A person, best described as a disheveled Santa Claus, was seen driving around and throwing candy at local children.

What is the point of dating a self-proclaimed spirit of joy if she also tracks misery into your life? Love isn’t supposed to be like a fire, able to be smothered or sprayed out. It’s supposed to be like water: it’s not just on the surface like a lake, it’s in you, it’s on you, it becomes the wet falling from the sky that you can’t resist sticking your tongue out and tasting.

After two and a half weeks of waiting, Tana begins to linger outside of addiction clinics. She goes to big box stores on Saturday mornings and hovers around the toy aisles, watching as kids weep and throw themselves at one-hundred-dollar stuffed unicorns. Their parents are saying, “I told you twenty dollars or less.” She haunts dentist waiting rooms and listens to the drilling, smells the latex. Finds herself wearing only tan and khaki. Makes small talk at the post office while holding packages of her own stuff addressed to herself.  Goes to sentencing hearings and stares at everyone’s shiny shoes. Emergency rooms, bars right before last call, neighborhoods rich people are too scared to drive through. It’s her vacation of misery. Tana revels in all the contemporary elements people have created to make others feel smaller: the pinch of fluorescent lights, dirty linoleum floors, the venom of watching a couple laughing and walking with their arms around each other, the drone of confusing paperwork with small fonts, an abrupt discontinuation of a beloved cheese.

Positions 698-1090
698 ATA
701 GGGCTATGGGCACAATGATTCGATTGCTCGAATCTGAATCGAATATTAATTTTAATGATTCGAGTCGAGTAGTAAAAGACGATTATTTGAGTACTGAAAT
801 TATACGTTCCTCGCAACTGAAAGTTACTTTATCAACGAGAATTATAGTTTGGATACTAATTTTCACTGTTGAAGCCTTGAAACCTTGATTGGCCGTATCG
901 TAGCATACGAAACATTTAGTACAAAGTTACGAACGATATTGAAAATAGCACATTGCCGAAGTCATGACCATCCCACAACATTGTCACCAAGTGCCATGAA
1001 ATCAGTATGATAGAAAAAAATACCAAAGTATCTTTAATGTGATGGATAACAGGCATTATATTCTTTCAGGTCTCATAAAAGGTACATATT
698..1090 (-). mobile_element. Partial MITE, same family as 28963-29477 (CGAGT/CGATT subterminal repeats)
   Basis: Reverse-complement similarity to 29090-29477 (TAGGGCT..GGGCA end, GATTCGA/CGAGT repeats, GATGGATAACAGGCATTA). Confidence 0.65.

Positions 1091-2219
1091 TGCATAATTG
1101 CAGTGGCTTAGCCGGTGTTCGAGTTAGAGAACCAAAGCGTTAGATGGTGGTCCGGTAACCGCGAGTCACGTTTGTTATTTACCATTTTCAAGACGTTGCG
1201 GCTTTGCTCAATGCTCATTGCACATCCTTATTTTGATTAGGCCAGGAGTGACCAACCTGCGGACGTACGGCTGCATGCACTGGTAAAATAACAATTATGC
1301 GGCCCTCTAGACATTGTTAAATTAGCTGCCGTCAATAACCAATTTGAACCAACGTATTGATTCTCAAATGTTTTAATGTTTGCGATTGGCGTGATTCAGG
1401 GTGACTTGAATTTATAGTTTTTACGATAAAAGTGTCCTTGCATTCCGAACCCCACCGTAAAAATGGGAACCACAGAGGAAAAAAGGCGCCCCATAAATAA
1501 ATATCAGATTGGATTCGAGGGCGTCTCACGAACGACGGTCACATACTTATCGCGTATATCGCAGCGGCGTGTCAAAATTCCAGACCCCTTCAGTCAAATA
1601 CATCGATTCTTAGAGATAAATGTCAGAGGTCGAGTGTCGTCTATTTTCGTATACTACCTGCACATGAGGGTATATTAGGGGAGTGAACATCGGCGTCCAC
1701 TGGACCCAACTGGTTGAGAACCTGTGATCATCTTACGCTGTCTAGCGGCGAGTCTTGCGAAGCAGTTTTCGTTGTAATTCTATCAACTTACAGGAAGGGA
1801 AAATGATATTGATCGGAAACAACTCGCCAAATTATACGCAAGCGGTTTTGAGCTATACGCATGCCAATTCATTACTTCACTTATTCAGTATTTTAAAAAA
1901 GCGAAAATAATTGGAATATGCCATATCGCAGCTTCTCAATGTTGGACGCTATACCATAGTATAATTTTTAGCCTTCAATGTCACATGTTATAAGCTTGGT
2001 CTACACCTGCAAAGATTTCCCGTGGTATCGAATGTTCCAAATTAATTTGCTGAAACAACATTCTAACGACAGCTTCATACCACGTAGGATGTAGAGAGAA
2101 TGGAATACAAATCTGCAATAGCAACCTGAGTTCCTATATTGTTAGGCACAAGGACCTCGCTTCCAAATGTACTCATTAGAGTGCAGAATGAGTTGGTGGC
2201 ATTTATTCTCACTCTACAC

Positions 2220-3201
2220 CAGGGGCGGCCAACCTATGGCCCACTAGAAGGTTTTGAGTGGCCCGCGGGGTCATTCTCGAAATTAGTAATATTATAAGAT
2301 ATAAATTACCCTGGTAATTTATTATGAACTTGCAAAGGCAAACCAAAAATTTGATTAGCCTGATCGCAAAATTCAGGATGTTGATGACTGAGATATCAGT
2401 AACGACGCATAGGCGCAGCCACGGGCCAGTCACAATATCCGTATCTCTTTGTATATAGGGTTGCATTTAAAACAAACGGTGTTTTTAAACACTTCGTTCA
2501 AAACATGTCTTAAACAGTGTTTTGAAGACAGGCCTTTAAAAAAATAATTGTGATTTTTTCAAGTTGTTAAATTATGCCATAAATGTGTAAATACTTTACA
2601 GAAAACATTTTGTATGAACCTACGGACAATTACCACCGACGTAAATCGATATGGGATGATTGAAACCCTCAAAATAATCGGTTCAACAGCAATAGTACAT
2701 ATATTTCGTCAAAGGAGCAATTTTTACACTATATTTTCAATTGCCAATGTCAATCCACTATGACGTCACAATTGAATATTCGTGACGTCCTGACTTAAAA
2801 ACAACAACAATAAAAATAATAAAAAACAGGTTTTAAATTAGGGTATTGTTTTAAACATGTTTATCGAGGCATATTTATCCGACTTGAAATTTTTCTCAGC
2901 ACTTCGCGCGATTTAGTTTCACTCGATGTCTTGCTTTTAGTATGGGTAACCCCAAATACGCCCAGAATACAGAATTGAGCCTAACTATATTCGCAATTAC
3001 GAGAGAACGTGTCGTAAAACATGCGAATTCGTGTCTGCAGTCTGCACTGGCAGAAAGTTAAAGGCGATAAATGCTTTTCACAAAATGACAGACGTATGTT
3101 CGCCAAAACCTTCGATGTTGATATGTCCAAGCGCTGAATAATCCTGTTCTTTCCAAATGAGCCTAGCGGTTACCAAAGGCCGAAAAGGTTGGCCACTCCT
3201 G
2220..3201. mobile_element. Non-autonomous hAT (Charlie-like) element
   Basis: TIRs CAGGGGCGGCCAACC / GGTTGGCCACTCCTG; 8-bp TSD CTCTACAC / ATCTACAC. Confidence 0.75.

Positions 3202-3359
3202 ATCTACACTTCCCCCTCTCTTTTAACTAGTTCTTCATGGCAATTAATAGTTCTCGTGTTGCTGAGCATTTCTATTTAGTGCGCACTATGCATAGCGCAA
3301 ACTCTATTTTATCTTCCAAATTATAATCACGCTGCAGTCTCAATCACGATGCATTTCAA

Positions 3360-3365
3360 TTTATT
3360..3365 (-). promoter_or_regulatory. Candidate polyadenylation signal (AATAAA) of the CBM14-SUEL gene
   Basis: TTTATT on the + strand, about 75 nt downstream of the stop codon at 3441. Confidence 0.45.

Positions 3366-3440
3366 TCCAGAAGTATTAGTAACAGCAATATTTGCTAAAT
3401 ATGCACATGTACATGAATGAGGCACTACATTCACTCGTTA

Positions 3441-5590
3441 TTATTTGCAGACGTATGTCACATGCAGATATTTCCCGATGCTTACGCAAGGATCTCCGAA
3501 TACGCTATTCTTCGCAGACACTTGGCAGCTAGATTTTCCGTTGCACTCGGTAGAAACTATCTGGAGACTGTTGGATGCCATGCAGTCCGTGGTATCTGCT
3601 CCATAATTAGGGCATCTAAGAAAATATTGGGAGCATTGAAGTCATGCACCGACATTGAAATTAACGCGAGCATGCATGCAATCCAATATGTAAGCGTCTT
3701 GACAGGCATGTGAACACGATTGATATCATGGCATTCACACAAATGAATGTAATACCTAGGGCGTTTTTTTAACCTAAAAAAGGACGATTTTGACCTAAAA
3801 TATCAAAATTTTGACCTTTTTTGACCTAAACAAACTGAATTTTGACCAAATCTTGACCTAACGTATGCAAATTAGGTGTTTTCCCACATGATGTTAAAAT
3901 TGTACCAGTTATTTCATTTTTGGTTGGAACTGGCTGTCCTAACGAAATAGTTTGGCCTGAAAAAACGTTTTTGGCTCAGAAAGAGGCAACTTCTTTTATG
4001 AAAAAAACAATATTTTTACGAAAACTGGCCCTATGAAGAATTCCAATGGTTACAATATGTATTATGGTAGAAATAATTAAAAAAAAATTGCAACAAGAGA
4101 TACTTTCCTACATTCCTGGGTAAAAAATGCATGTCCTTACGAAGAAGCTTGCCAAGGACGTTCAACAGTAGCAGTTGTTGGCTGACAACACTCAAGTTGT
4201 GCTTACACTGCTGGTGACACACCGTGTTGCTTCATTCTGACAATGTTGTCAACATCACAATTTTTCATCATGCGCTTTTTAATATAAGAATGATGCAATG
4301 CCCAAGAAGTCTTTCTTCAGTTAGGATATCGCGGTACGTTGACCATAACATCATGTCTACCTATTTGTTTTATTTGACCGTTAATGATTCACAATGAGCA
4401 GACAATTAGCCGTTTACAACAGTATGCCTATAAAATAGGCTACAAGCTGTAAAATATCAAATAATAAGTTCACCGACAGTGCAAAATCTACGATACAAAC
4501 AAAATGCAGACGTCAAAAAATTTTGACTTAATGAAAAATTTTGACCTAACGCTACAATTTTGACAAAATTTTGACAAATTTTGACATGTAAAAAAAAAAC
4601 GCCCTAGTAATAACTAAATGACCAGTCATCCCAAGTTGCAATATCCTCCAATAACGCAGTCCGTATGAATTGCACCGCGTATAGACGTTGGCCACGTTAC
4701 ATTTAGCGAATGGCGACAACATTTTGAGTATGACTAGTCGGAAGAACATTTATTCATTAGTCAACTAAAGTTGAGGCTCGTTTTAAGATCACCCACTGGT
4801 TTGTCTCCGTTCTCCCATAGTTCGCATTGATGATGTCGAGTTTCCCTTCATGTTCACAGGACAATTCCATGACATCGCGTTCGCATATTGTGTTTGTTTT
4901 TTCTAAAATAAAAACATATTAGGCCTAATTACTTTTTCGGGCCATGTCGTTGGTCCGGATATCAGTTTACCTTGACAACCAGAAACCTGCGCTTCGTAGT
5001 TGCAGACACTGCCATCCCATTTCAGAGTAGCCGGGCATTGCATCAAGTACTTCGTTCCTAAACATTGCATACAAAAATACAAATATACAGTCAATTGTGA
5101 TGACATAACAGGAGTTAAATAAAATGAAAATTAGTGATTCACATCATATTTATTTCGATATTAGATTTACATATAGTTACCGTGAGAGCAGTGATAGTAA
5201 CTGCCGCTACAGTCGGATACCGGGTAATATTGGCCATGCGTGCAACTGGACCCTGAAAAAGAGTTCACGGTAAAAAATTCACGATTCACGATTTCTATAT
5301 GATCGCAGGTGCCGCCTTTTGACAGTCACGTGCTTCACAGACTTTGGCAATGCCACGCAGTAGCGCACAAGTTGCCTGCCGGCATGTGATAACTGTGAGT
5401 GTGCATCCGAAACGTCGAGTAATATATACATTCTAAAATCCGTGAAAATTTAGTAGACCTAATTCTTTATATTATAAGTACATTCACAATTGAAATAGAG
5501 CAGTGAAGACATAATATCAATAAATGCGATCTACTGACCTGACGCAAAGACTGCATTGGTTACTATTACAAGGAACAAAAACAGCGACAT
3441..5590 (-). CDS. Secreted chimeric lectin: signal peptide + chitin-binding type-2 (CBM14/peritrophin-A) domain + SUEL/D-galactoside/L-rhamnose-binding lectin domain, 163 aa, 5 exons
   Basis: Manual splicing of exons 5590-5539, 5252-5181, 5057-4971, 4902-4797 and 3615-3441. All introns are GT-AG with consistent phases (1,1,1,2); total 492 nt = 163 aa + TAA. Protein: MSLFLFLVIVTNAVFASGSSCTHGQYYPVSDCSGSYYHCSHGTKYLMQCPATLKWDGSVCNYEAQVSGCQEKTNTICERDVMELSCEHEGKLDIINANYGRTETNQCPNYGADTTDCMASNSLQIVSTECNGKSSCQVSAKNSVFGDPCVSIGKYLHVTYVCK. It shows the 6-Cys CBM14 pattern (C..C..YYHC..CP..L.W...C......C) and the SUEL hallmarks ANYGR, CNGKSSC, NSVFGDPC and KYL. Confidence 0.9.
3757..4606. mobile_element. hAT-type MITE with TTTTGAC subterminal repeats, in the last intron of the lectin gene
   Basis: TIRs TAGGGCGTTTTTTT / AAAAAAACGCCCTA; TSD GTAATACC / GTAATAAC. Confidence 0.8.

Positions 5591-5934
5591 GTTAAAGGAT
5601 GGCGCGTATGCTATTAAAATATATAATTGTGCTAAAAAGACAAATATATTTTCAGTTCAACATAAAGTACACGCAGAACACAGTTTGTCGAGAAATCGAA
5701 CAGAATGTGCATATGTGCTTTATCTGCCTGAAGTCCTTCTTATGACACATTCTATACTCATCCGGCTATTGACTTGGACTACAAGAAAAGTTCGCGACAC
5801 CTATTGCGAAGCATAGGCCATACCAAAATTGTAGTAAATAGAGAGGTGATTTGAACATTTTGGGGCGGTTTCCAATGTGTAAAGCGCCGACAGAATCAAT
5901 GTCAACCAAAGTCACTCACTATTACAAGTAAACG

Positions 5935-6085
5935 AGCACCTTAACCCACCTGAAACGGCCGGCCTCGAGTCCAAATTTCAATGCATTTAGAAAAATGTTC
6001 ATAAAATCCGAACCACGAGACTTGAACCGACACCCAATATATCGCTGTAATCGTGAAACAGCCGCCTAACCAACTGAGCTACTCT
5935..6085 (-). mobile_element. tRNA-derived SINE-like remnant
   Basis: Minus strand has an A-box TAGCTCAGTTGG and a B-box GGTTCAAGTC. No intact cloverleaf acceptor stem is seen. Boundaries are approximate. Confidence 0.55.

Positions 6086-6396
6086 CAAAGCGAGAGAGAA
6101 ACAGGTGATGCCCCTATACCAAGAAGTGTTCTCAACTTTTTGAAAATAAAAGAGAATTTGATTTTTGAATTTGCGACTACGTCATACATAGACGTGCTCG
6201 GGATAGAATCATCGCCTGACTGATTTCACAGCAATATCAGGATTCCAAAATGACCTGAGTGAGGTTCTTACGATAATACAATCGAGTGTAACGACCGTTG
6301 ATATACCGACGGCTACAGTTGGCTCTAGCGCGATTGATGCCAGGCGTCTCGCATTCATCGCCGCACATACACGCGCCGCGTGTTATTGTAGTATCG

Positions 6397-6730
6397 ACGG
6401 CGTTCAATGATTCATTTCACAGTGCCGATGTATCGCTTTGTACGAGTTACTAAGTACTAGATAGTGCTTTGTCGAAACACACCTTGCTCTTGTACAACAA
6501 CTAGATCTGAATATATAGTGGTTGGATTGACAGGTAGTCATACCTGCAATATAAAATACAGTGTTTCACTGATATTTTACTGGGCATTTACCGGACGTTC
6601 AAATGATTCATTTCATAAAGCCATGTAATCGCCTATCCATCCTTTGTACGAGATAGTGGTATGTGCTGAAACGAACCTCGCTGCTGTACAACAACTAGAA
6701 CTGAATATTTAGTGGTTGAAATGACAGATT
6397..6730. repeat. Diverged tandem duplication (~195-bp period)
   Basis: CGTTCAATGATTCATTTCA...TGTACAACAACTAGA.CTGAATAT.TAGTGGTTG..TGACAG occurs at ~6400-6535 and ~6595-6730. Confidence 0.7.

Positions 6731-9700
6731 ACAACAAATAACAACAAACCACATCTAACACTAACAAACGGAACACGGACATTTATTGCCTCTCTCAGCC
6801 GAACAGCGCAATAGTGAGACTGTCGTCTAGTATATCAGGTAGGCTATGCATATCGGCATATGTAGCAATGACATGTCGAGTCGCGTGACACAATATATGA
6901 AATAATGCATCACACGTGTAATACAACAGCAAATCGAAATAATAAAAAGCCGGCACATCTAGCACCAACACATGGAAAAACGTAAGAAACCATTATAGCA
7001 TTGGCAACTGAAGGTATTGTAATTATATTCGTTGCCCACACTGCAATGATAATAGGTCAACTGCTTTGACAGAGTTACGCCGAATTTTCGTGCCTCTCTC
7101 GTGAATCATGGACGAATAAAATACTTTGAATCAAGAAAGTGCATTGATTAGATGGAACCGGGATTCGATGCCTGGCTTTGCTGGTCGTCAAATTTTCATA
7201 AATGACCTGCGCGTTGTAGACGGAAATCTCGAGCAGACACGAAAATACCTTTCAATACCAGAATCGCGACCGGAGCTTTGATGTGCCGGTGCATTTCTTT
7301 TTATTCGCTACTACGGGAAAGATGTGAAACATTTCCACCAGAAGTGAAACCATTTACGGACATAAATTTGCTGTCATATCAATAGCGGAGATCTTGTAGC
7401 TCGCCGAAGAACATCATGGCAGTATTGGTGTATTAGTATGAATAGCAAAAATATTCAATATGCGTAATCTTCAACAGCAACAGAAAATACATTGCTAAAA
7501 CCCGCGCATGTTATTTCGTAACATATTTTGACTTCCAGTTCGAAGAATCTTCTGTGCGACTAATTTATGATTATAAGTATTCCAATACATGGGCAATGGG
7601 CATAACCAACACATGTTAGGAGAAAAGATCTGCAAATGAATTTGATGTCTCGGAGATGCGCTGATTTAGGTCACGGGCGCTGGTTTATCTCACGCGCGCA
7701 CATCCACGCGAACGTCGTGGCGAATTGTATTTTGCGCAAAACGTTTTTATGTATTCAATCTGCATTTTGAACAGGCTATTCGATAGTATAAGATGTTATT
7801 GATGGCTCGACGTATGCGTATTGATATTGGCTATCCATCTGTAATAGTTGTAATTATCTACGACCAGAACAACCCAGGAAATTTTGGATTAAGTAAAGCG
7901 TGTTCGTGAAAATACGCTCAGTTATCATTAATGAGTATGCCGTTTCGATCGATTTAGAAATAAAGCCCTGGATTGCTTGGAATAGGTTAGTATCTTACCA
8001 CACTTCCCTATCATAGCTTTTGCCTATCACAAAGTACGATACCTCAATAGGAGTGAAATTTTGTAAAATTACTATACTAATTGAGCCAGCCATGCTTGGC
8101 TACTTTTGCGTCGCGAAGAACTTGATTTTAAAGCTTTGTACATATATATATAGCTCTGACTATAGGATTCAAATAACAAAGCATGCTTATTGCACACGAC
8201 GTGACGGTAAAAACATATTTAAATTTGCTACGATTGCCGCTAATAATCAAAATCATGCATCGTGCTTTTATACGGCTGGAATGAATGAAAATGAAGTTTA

Months pass. One Saturday, Tana wakes up and The Red Spirit of Joy is next to her in the bed. Tana takes her hand. Looks at her new wig: red and wavy. The fresh paint on her nails. The Red Spirit of Joy is wearing a long dress with billowing sleeves. She looks as if she’s about to swoon in a much larger lover’s arms.

“Aren’t you happy to see me?”

Tana expected The Red Spirit of Joy would apologize when they saw each other again. That she would reach out and her kisses, her hands, would say, I forgive you. They would fall into bed, and when they were done bursting over and over with pleasure, they would hold hands and go to lunch. She assumed seeing her again would teach her something even more important. That she truly loved The Red Spirit of Joy. A lesson about distance and geometry of desire. And once it was learned, Tana would feel the sunrise of yes, you are the one for me.